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'Lattitude' in Hanoi 2014 2014-04-28

Twice a year Shane Vietnam provides training and guidance for a group of about 20 volunteers who are part of the Lattitude global volunteering program. These volunteers are primarily gap year students from Australia, New Zealand, Canada and The UK. The program is designed to provide schools and universities that would not normally be able to afford them with native English speakers to help out with the teaching.

So immediately after Tet (Vietnamese New Year) in early February I filled my bags with ESL books, materials and resources and was Hanoi bound. After a four hour delay the plane eventually decided to leave Ho Chi Minh City and after a short but pleasant flight I landed in Hanoi that much to my surprise was bitterly cold. I immediately wished I had substituted my training materials for warmer clothes. The sunny blue sky of HCMC was replaced with grey and a freezing wind that could only be described as evil.  

After checking into my hotel and preparing everything for the first day of training I got a good night sleep and was ready to see what this year’s crop of volunteers would be like. In the morning I headed to the training centre and was greeted by 24 volunteers who were eager to get started, even though some of them had found their way to a few of the local bars the night before. And from here we embarked on an intensive five day training course, in essence trying to compact a CELTA into a week, which at times can certainly prove challenging.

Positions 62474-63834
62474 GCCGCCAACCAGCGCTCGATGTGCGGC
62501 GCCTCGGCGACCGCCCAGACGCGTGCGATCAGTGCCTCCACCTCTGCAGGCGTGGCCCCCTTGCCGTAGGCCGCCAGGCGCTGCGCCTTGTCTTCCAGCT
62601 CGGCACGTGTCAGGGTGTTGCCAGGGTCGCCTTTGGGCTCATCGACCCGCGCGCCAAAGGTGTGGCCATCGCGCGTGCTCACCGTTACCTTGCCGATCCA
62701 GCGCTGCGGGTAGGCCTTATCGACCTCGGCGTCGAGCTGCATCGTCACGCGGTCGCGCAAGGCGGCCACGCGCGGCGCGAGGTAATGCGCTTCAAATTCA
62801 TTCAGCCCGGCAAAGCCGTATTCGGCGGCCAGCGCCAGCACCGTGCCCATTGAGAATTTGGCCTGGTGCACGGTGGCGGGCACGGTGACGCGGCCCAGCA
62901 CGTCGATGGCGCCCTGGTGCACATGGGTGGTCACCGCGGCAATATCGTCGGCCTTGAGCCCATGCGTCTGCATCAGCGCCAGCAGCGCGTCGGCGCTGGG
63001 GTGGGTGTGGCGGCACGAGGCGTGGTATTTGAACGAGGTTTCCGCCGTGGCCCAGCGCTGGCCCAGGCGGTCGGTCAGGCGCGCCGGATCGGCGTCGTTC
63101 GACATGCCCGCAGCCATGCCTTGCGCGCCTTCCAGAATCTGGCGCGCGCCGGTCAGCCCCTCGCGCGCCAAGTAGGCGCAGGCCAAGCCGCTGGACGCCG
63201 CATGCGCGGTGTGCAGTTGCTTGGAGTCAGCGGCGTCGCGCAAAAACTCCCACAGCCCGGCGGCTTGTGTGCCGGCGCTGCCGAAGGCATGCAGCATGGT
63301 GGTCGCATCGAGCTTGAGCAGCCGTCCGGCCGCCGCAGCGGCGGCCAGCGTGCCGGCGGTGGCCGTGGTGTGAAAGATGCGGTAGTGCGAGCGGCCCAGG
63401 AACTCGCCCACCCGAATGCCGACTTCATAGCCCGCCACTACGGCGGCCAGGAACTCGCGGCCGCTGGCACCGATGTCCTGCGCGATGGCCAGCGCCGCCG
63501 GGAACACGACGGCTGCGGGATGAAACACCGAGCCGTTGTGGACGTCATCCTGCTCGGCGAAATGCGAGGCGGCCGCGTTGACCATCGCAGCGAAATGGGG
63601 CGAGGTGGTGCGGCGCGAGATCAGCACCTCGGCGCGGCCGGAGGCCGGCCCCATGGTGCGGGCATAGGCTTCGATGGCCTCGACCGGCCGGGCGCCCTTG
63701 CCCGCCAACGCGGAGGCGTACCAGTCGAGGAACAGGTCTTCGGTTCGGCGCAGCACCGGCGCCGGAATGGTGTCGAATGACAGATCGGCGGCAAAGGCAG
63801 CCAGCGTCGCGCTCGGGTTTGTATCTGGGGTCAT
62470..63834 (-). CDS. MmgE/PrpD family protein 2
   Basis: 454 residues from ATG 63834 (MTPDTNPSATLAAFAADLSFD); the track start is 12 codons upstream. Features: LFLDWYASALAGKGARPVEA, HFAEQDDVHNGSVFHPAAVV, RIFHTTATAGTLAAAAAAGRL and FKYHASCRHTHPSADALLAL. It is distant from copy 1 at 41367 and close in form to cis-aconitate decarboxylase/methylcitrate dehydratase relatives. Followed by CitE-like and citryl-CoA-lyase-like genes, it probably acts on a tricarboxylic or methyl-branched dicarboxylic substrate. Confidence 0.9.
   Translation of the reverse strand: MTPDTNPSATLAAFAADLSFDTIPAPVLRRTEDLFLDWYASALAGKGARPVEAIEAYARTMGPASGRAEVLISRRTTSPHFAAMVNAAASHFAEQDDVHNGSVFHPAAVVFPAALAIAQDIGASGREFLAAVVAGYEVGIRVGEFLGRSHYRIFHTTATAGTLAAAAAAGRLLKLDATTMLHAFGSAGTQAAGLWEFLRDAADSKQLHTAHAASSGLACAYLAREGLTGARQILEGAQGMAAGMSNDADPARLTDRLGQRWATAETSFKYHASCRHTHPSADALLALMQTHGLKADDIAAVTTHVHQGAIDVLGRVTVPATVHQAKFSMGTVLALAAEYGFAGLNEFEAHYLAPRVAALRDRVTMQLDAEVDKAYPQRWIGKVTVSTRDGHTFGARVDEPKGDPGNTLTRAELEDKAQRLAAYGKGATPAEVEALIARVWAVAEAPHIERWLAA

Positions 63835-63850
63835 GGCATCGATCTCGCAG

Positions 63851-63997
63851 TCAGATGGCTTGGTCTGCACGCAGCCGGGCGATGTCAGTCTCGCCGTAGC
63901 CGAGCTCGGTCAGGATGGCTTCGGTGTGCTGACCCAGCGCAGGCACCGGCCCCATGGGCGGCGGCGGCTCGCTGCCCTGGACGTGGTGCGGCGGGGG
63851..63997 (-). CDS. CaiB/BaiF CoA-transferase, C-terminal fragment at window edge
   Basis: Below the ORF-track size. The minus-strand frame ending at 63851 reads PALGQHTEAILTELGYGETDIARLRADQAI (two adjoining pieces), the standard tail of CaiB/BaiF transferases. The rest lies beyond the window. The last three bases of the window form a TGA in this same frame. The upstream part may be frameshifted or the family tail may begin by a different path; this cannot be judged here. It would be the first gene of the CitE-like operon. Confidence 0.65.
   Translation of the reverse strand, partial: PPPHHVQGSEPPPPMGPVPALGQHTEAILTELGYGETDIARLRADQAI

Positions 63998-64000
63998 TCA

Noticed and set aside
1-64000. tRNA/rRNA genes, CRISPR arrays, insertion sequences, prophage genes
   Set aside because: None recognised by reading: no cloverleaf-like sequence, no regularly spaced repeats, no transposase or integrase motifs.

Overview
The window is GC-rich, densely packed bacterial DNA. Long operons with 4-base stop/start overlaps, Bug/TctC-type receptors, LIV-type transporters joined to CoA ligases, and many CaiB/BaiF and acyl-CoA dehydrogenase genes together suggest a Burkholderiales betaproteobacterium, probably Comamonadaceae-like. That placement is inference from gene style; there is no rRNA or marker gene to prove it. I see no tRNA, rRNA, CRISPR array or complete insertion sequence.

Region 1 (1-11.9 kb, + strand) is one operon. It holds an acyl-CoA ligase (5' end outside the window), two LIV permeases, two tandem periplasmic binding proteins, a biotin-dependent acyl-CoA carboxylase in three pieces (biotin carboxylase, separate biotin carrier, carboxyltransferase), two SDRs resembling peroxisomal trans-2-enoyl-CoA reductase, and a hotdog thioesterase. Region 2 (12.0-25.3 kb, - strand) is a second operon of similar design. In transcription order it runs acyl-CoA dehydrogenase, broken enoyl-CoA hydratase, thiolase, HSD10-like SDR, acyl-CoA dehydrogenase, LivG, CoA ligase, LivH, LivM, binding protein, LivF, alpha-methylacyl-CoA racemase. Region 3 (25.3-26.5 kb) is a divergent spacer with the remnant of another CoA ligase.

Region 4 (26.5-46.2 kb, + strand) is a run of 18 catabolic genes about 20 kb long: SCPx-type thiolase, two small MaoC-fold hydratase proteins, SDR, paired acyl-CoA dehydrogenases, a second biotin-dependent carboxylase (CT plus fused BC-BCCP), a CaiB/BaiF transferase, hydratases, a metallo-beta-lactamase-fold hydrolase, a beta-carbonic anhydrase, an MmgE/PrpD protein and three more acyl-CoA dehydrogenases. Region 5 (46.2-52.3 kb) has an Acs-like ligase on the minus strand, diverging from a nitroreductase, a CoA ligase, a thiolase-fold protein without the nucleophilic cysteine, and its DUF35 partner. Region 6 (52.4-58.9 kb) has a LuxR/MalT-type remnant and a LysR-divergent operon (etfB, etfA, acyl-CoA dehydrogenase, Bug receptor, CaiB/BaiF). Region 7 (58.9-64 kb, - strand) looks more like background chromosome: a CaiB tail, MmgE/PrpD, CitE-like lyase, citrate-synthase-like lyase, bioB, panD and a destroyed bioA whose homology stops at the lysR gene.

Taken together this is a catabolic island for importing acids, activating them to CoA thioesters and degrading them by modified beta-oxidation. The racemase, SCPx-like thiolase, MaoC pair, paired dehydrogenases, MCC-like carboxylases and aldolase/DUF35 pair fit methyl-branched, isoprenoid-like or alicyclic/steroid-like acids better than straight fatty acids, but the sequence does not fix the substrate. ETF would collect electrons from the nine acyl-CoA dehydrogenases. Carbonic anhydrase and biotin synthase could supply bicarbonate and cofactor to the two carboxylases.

The course consists of teaching theory, lesson staging, error correction, teaching large classes, teaching young learners, pronunciation and phonics work among other things. Luckily for me the trainees were all enthusiastic and did their best to take on board the almost overwhelming amount of information and put it into practice in their TP they had to do at the end of each day.  

The days were long and tiring, but this did not deter the trainees from enjoying the amazing city that is Hanoi. After we finished each day they could be found exploring the beautiful lakes and wandering around the old town. Then as evening turned into night their interests turned from cultural to social and over a drink or two they formed strong friendships. Once or twice the socializing slightly impeded the early morning training sessions but they made up for it by staying later in the evenings.

As the week reached its close, their transformation from friendly young adults to confident and competent teachers was really quite remarkable. There were sad farewells as they got picked up on the Friday evening to go to their various placements that scanned the entirety of Vietnam.  

It was also time for me to head back South to continue the Cambridge exam preparation training Shane teachers were delivering to Vietnamese English teachers in the Southern provinces. I flew back exhausted but happy to see so many young people willing to volunteer their time to help out schools and universities in this fantastic developing country.

John McCartney
Director of Studies 
Shane English Centre Vietnam

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